So I thought that next time the feeling arises I will pause and practice RAIN on wanting. I was curious to see if this would be helpful or give me new insights on the way I approach the subject. On Part 2 of this blog I will outline what happened during the meditation session. But till then, maybe some readers want to try out RAIN on Wanting on their own?

I am very interested to hear your experience.

About the author:

Pinelopi specializes in Hatha Yoga. Her yoga Kreuzberg Berlin classes are open for and welcoming to beginners. She offers Berlin business yogaprivate yoga classes for people struggling with chronic pain, yoga courses, retreats and workshops.  She is currently deepening her knowledge through Leslie  Kaminoff’s Yoga Anatomy course and training to become an Alexander Technique teacher.

Sorting Through Suffering–Is your subconscious talking?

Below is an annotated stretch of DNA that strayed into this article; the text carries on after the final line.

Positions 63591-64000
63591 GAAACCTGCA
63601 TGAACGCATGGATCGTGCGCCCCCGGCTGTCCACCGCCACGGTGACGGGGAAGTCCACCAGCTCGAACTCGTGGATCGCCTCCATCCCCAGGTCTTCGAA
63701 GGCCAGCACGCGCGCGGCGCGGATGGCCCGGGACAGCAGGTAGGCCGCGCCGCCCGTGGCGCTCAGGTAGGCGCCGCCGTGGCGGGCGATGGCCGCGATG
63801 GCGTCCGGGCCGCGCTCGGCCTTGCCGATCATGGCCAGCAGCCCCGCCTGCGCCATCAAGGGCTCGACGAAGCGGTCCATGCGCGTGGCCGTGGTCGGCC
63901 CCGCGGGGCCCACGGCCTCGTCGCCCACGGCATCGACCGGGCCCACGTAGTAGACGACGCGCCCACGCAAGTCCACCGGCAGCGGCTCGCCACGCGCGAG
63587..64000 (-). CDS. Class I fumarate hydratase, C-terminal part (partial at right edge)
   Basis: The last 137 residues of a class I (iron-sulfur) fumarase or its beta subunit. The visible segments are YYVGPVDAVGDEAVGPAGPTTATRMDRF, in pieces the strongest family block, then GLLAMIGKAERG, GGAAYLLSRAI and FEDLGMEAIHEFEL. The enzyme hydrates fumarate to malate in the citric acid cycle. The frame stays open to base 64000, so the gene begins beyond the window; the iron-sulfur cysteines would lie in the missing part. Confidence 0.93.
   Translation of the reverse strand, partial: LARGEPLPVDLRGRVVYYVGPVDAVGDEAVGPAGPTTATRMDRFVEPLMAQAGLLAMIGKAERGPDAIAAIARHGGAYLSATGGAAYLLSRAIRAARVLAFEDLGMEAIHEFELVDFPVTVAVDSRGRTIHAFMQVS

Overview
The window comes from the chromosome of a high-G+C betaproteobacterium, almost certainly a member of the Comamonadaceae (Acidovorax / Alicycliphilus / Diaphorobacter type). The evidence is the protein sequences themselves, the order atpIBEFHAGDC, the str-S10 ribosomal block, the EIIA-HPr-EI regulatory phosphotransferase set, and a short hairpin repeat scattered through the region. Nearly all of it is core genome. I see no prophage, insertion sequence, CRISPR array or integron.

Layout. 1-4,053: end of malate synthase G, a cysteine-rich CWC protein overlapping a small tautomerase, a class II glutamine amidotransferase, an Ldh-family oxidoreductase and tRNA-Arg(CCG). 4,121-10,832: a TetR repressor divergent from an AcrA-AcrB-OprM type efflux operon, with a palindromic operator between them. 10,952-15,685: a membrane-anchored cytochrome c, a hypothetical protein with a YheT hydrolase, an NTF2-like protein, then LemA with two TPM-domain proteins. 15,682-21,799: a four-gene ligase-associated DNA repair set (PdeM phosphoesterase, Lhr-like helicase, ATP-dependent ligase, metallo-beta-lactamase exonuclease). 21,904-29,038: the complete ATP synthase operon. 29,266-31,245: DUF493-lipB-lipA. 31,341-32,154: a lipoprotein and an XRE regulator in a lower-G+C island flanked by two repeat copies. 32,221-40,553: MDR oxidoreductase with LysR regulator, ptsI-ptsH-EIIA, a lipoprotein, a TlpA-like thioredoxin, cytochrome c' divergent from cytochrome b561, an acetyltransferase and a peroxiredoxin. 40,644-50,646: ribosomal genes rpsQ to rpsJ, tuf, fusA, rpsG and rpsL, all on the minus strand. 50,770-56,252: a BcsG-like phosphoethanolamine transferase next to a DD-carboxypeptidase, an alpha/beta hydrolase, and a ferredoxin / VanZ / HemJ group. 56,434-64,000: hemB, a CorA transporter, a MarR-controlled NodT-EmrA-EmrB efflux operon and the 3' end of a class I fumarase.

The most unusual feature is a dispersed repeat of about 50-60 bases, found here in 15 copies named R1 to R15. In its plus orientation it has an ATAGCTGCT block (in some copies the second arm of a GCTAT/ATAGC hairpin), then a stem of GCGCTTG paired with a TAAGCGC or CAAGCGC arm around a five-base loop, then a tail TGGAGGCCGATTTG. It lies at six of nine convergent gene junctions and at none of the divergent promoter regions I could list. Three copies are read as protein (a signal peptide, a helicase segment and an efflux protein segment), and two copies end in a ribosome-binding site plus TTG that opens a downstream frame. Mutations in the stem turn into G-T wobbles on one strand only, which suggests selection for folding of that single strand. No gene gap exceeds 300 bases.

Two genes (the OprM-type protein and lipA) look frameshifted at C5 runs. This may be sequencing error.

I recently offered a workshop: Self Healing through Yoga. Two weeks before the workshop, I got extremely stressed. At one point, I realized what I was doing. I caught my “ego mental voice” worrying about being successful rather than listening to my heart which was clearly saying, “I trust that the people who need to be there will come and they will receive what they need from the workshop.” Repeating negative mental thoughts, together with the pressure to not fail, brought intense stress and unnecessary mental pain into my life all the way up until the workshop.
The workshop went very well.

The following week, however, I had a series of unpleasant events which seemed to culminate in the loss of my wallet. I wondered what was happening to me. I immediately posed this question to my dreams and asked them to help me understand what was I missing.